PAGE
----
Last month’s article about automated, self-driving cars brought quite a bit of comment, which is great. The staff here at The Kicker Blog is always excited to dive deeper into topics that our readers are passionate about. In response, we researched more into the technology and sent our curmudgeonly Op-Ed guy out to take a Tesla Model S for a test spin to try out the Tesla version of autonomous driving. Afterward, we interviewed him to see if his opinion had changed.
Autonomous Driving Vehicles Update: Part 1 The Test Drive
So what was your first impression?
It’s a beautiful automobile! It has all the bells and whistles you could ask for, and some you wouldn’t think to ask for. Sleek lines. You can’t see one up close without realizing you’re looking at something special. I mean the attention to detail is obvious. Despite it’s modern, spacecraft-like design, it reminds me of early car designs in a way. You can tell a lot of original thought went into it.
So no complaints about the car itself?
Well, I’d have to be a master yogi to get in it on a regular basis, but that’s pretty common these days. Once you’re inside it’s like a cockpit, it wraps around you and feels very comfortable. It left me wishing I had time to read the owner’s manual before attempting to drive it. But once you get passed the amount of data at your fingertips it drives like a normal car.
How was it to engage the self-driving features for the first time?
The first thing you have to get used to is the regenerative breaking, which has nothing to do with the actual automated driving. There’s no coasting in the car. If you take your foot off the gas it applies breaks. I was warned about them but it really affects you the first time you drive it. I didn’t expect that. It bugged me all the way through the test drive. I’m told that you do adjust to it, and I can see that I would. It’s certainly no worse than trying to learn to drive a manual when you’re used to an automatic.
But the self-driving kicks in just fine?
You have a separate stalk under the turn signal to engage it which I kept confusing with the turn signal, and you need special commands to turn on slightly different types of assistance. Again you’d probably get used to that, but it combines to make it a feature you just wouldn’t want to take on until you’d gotten used to all the other aspects of the car. That’s the good news, most people buying the car won’t feel like they need to try out all the things the car can do in one shot. They can easily put self-driving off until later. Which is good because I didn’t find that I got used to it just driving it around that day.
So specifically, what were the ups and downs for you?
Well below 35 you can use the follow feature, which is great in stop-and-go traffic. I really liked that. I can see that being a real plus and prevent the common, congestion-related, rear-end that creates even more accidents and congestion. I see great potential there, but of course, that’s not really a self-driving function because the car in front of you is driving both vehicles.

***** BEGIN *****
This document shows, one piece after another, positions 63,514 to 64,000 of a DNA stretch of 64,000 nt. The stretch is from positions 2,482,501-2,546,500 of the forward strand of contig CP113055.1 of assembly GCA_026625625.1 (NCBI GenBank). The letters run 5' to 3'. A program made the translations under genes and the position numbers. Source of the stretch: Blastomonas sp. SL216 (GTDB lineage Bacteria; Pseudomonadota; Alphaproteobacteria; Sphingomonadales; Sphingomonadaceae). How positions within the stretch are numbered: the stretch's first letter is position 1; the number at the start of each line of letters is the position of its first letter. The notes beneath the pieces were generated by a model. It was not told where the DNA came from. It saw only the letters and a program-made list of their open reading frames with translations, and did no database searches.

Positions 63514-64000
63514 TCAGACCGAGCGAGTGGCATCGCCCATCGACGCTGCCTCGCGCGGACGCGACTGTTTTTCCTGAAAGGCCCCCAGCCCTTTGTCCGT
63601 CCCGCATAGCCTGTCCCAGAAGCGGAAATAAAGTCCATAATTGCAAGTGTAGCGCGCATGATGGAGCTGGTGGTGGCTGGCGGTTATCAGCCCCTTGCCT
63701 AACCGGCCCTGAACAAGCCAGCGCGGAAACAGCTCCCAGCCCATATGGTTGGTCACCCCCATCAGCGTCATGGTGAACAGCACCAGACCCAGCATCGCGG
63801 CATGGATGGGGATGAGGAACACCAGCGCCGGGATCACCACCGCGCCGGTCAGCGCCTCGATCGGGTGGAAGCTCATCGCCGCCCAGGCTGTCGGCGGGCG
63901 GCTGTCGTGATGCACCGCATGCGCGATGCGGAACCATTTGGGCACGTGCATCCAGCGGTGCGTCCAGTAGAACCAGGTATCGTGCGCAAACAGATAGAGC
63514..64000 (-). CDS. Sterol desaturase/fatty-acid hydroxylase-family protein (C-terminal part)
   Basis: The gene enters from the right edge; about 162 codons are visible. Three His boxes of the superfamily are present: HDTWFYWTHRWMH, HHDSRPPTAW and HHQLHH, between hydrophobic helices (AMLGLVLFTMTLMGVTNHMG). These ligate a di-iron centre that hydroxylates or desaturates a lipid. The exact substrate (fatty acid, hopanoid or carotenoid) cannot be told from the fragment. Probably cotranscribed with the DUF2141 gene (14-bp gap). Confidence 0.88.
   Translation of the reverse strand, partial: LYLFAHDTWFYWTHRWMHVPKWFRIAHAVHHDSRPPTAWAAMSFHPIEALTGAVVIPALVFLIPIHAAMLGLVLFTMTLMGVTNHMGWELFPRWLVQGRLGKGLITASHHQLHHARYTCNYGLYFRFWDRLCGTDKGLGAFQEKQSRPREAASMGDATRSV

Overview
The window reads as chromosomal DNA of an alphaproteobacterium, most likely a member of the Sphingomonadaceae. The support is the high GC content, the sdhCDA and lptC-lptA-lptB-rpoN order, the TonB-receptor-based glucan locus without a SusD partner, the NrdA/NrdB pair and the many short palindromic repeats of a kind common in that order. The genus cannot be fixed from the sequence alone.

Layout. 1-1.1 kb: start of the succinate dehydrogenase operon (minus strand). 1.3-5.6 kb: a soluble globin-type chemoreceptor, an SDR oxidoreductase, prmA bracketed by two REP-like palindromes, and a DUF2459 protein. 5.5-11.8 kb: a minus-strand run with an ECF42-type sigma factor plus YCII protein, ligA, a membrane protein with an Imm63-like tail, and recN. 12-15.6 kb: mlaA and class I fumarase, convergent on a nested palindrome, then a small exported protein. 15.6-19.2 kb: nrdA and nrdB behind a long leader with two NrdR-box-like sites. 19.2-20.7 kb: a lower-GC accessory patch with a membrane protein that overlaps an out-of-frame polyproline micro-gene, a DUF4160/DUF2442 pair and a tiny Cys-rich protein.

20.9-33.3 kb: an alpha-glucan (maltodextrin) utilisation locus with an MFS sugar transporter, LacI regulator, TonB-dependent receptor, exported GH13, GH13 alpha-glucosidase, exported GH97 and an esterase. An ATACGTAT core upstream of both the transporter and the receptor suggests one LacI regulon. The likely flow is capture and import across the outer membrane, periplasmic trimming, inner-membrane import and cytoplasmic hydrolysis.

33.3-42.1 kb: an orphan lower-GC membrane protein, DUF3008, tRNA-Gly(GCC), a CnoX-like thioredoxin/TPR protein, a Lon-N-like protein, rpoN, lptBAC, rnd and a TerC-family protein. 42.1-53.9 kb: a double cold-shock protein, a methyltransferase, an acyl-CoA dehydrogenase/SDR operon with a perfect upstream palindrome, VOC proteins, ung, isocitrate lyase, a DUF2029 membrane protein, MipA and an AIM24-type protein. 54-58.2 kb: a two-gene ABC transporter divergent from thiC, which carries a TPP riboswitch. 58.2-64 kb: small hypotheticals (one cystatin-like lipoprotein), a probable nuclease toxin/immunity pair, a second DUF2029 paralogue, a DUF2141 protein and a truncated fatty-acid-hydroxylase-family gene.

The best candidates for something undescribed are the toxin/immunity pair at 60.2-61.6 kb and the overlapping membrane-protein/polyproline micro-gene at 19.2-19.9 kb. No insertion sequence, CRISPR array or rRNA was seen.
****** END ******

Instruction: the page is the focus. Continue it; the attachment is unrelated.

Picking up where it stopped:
The downside, I took it on a rural road with faded or missing paint, which is pretty common out here. I’d estimate that it would have left the lane a couple times a mile, but it’s impossible to tell, really. The feature requires you to have both hands on the wheel, which is less comfortable to me so I kept removing one hand and it’d kick off. Then when I did have both hands on, and it started drifting, I’d automatically correct without thinking about it, which would kick it off. The focus I put into keeping it engaged probably counts as distracted driving. I’m sure most fans of the tech would say I was to blame for the fight for control, but none the less, my perception of it was that it got in the way.
So you’re overall impression?
It’s a shame to me, to have some gizmo drive that beautiful car for me because it’s a fun driver. The first straight stretch I came to happened to have a stop sign at the top of a hill. I floored it and did 60 mph in under 4 seconds. I’ve jumped out of planes before and I didn’t get that feeling of acceleration. I’m sure I’d have gone faster but I ran out of road. It glides to stop nicely too.
So still not a fan of autonomous driving?
Well, I didn’t say that. I recognize the appeal of removing accidents. Especially if we can do that while also increasing actual (road) capacity. And I do see the argument of those who say we’ve been automating cars for decades–it’s not really a new thing. The owner of the particular car I test-drove said she has noticed a big improvement with each of the frequent system updates. So Tesla is drawing data as fast as they can and making continuous improvements. That gives me hope that they can overcome some of the chunkiness I felt.
Have you revised your timeline to implementation then?
Absolutely not! I don’t see this becoming more than a fad for another five years, but I could be wrong. It’s happened once or twice. But I was more impressed than I anticipated.
Well, there you have it, folks. Even the traditionalists can be won over…at least a little. As before, please contact us with comments.